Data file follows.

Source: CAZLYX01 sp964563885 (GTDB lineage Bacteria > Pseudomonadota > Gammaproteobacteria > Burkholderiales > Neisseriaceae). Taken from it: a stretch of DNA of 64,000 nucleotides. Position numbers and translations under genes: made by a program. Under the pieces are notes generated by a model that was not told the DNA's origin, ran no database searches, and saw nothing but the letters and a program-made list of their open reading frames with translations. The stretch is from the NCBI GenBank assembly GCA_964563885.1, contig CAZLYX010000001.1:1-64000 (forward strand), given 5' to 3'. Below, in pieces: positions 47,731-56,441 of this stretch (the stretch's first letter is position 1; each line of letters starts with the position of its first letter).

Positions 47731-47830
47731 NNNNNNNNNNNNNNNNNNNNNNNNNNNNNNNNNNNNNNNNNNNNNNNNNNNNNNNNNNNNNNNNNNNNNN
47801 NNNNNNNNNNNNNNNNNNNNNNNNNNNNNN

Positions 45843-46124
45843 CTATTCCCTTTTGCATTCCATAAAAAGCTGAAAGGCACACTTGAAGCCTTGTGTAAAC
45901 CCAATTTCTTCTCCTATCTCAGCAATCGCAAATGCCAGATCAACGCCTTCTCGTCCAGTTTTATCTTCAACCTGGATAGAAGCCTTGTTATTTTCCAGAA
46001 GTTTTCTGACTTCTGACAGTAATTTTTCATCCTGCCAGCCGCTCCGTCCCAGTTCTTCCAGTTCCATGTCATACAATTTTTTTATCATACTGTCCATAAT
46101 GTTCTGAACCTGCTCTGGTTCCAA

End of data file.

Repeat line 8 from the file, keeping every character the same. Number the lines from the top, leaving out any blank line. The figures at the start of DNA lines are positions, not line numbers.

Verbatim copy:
46001 GTTTTCTGACTTCTGACAGTAATTTTTCATCCTGCCAGCCGCTCCGTCCCAGTTCTTCCAGTTCCATGTCATACAATTTTTTTATCATACTGTCCATAAT